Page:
An early diagnosis provides people with the ability to plan for the future changes they are likely to experience.

It also provides the ability to participate in clinical trials testing new possible treatments and prevention strategies for Alzheimer’s disease.

The earlier treatments and prevention strategies are implemented, the more likely they are to be successful in delaying or stopping the disease.

In some cases, what appears to be dementia might be attributed to other medical conditions, such as vitamin and hormone deficiencies, depression, infection or cancer. In such instances, prompt and accurate diagnosis is essential to ensure that individuals receive the appropriate treatment they need.

Drug treatments in clinical trials are now being tested in the very early stages of the disease before symptoms have developed, and when less damage to the brain has occurred.

With up to 40% of the risk of dementia being attributed to modifiable risk factors, an early diagnosis of the disease, provides the best opportunity to reduce the risk of the disease progressing.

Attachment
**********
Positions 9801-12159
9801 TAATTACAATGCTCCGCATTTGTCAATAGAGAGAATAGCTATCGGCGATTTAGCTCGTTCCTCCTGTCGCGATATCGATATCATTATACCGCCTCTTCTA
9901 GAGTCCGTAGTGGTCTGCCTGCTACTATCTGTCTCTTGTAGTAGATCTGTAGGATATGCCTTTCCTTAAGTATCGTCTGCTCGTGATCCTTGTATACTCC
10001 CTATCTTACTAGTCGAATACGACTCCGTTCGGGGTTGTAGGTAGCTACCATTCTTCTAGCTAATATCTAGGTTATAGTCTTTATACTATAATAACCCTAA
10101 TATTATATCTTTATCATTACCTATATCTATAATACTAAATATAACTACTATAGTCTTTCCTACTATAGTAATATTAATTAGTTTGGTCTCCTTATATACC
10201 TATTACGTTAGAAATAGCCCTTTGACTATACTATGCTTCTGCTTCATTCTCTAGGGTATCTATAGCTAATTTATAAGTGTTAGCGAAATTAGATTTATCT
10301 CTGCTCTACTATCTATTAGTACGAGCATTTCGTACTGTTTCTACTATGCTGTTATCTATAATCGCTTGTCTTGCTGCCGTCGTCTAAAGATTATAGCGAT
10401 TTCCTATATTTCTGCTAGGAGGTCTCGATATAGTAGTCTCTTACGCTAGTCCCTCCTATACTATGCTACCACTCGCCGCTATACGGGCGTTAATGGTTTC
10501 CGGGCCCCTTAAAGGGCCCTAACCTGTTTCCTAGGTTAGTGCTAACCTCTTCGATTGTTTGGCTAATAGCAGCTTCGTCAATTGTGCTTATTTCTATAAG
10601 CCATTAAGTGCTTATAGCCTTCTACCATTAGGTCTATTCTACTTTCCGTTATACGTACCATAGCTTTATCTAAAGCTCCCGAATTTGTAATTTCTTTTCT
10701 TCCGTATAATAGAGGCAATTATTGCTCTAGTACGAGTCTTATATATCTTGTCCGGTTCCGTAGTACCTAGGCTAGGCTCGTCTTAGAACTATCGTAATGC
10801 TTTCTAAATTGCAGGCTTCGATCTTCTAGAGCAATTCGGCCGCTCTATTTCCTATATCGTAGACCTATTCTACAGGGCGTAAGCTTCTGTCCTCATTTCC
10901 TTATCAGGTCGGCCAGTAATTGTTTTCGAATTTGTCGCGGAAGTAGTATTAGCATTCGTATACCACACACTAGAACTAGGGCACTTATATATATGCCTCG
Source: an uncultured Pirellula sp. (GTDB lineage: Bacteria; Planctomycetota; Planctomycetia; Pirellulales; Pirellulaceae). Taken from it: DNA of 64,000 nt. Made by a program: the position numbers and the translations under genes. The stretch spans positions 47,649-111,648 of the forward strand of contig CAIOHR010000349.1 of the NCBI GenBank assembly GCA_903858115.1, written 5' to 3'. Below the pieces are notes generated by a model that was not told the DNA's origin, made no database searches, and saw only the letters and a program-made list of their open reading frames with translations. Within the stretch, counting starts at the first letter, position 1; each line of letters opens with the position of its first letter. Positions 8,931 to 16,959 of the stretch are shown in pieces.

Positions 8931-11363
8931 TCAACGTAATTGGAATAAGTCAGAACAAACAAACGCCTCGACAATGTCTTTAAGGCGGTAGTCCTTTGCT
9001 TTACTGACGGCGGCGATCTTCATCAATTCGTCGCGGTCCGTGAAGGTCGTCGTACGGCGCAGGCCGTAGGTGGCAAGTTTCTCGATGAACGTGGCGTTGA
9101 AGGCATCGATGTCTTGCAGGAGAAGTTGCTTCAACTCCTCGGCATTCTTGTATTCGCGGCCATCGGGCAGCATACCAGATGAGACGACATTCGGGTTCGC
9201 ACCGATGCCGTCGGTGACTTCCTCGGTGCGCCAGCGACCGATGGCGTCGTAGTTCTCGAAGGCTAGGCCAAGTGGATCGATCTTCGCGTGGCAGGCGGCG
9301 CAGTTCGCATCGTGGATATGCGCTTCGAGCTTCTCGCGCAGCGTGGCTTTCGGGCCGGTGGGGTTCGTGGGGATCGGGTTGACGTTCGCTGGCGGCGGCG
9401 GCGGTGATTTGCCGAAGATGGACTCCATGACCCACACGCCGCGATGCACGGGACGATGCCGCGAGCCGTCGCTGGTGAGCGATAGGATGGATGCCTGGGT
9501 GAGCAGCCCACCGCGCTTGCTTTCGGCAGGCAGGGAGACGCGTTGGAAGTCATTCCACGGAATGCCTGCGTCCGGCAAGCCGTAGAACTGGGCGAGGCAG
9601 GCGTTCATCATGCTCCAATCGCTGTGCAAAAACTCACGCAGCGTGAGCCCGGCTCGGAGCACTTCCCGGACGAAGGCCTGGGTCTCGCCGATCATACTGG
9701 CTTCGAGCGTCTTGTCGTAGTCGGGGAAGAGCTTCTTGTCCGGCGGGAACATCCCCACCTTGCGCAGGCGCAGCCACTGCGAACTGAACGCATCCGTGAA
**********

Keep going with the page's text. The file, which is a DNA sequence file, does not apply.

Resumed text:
These lifestyle changes and treatments work best when the disease is in its early stages, so it is vital to diagnose Alzheimer’s disease as early as possible.


How is Alzheimer’s disease diagnosed?

Doctors utilise a combination of physical and mental assessments to diagnose Alzheimer’s disease, which may include the following:

  • Medical assessment with a doctor or GP, which might include a review of medical history, a physical examination, blood and urine tests, a review of medications, and talking with partners and family.
  • Neurological Examinations, which assess reflexes, coordination, eye movement, muscle tone and strength, speech and sensation.
  • Specialised Diagnostic Tests are designed to quickly assess changes in behaviours and symptoms. These tests may include questionnaires and exercises that test skills such as reading, writing, spacial-orientation and short term memory
  • Advanced Brain Imaging such as MRI (magnetic resonance imaging) and PET Scans (positron emission tomography) which offer a view into the brain’s intricate structure and function.

A definitive diagnosis is reached following a thorough clinical consultation involving the patient’s General Practitioner (GP) and a team of specialists, which may include geriatricians, neurologists, psychiatrists, and neuropsychologists. Confirming the diagnosis can sometimes be a lengthy process, spanning a number of years.

Our Ongoing Research

Research into modifiable risk factors for Alzheimer’s disease is a major theme of research conducted at ARA, together with research into the early diagnosis of the disease.

Research Themes